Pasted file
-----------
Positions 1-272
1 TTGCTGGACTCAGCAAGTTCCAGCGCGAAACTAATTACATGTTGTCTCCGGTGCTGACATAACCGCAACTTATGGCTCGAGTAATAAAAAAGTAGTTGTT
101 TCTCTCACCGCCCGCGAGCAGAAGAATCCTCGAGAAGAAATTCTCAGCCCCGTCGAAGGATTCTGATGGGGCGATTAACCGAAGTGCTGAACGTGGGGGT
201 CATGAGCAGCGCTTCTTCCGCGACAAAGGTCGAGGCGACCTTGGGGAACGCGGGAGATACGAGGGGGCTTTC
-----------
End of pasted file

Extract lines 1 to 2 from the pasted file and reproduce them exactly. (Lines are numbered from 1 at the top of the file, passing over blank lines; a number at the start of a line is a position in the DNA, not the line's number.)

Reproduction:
Positions 1-272
1 TTGCTGGACTCAGCAAGTTCCAGCGCGAAACTAATTACATGTTGTCTCCGGTGCTGACATAACCGCAACTTATGGCTCGAGTAATAAAAAAGTAGTTGTT